ט״ו באלול ה׳תשע״ט (September 15, 2019) “Yes, Commander!”Jonah Werbel and Noah Juravsky (May 2019)
On April 29, we stepped off the bus for Gadna, a four-day simulation of IDF training for high school students. After forming two perfect lines in front of our mefaked (commander), we put on our IDF uniforms, ready to embark on a new adventure. All of us began at the same level, with the same chances and opportunities to succeed in our basic training experience.
Thanks to Gadna, we have gained a new appreciation for IDF soldiers. Being a soldier takes immense patience and motivation, and it is those requirements that brought all of us closer together as a group over the four days. It didn’t begin this way, however. It took time and discipline to turn us into a true team. When we didn’t follow a command properly, we would do it again. Through this discipline, we learned to listen to our commander’s orders and we grew closer together as a group.
Whenever our tzevet (group) moved anywhere on the base, we almost always ran in two straight lines. But our mefaked never told us exactly where we were going; he just pointed in a direction and gave us 10 seconds to get there. After the command, we responded in one collective voice, “ken hamefaked” (yes, commander!) and began running. It’s almost impossible to describe how the collective responses and our crisp, sharp actions gave the entire week a true army vibe.
The week had not just an army vibe, but also specifically the vibe of the Israeli army. This was most obviously so in that everything was in Hebrew. The commands from the mefaked, words spoken by higher ranking soldiers, our lessons, and basically everything else was in Hebrew. The first day, we were definitely struggling. No one was even able to pronounce “hakshev hamefaked” (the words we used to address our mefaked), let alone understand what he was saying. But throughout the week, our Hebrew improved and we began understanding most of what he said.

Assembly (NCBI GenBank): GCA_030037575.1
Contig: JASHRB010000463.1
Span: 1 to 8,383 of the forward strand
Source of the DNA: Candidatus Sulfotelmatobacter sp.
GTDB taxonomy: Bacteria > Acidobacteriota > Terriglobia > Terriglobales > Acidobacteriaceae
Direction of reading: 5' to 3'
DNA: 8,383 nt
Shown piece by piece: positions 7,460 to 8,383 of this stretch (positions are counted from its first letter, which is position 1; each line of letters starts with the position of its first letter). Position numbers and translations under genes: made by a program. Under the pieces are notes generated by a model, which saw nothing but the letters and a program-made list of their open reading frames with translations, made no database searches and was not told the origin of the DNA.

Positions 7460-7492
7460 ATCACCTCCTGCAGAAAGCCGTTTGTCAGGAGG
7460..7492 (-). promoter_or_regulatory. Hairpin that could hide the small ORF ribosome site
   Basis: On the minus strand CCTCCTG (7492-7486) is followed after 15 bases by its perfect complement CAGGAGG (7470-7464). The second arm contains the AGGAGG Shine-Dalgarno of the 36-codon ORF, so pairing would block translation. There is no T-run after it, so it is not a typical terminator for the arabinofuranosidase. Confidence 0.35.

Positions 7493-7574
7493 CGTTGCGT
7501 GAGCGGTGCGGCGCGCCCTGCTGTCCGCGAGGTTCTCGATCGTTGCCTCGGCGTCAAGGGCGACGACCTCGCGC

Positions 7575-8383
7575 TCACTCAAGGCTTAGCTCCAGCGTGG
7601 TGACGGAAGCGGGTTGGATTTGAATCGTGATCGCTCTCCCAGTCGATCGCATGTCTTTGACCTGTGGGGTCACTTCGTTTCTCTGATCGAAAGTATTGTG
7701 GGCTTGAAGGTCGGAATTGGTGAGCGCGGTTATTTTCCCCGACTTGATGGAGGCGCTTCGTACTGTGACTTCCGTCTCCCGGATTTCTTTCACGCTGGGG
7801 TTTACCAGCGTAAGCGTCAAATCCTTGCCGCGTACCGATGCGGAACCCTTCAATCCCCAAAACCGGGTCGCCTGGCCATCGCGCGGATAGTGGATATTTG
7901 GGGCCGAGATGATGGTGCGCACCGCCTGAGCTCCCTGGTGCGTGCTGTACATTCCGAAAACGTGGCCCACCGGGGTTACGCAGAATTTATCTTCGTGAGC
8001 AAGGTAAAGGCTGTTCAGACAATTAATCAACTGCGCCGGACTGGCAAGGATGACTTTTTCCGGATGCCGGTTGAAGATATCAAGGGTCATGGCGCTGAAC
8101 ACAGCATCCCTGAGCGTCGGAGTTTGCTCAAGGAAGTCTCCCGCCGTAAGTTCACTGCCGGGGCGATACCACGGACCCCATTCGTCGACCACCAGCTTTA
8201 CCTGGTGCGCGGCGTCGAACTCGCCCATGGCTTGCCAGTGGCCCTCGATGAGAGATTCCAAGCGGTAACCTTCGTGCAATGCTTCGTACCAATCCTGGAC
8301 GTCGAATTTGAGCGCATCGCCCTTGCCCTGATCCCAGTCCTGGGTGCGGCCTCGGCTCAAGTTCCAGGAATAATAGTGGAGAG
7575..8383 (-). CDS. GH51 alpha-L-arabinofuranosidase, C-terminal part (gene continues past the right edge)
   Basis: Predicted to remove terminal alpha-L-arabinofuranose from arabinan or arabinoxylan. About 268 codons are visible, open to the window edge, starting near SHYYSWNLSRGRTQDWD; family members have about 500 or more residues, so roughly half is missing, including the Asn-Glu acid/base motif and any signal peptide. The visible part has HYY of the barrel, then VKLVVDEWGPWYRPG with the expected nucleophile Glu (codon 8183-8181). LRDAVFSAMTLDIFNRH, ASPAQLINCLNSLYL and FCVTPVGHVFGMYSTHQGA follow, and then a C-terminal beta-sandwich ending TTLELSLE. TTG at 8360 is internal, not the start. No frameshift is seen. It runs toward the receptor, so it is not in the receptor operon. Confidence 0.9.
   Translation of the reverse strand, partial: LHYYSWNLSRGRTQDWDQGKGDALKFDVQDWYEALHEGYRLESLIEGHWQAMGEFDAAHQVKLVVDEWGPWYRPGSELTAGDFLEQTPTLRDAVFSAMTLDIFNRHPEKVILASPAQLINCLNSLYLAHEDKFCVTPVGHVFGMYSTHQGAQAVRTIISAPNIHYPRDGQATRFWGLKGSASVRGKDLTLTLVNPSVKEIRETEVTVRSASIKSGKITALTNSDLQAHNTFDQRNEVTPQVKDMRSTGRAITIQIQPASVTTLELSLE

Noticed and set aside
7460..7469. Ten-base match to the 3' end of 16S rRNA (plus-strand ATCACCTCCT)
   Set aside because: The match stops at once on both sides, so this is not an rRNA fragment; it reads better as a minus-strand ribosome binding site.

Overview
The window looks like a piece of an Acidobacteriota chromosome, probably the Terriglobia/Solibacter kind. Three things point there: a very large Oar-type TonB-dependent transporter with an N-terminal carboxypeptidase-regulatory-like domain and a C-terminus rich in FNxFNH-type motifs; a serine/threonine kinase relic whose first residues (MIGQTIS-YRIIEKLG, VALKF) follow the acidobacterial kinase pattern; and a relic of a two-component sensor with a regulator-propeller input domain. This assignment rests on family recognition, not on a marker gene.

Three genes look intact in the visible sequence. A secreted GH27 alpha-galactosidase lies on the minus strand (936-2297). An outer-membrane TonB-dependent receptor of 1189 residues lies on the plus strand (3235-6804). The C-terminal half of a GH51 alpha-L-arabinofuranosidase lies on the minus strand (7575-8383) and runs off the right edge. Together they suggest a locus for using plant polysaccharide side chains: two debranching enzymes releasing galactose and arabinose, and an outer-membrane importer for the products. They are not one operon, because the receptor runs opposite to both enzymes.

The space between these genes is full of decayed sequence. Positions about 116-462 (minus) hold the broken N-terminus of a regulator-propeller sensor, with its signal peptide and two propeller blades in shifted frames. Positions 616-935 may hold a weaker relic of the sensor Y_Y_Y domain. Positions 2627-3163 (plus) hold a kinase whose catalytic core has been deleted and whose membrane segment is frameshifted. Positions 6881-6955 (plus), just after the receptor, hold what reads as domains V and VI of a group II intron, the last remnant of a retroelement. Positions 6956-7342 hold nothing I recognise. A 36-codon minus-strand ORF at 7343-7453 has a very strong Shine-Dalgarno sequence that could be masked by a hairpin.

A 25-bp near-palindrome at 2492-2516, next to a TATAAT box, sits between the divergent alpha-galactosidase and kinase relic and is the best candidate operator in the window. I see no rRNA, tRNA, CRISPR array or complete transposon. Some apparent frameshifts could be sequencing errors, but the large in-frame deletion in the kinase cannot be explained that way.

Gadna was obviously all about the IDF. But the IDF is part of a larger mission, which is Zionism. The IDF defends the Jewish state, and we focused a lot on what that means to us. Our discussions revolved around Israel’s strengths and how the state is important to us. But we also focused on Israel’s flaws and problems. They made it clear that not everything about Israel is perfect, but we discovered our own reasons for loving the only Jewish state. Our lessons taught us the facts, but our experiences in the olive green uniforms connected us to the country and helped us develop a deeper passion and love for the place that we’ve called home for the past three months.
While we may not join the IDF and serve the country, Gadna taught us a lot about Israel and ourselves. Physically, we became more disciplined and orderly, as well as much more tanned (or burned!). We also became more mentally trained and knowledgeable about how the IDF functions.
The night we returned from Gadna, we reverted to old habits and were 20 minutes late for curfew. Our discipline may have lapsed a bit, but “ken hamefaked” still remains in our minds.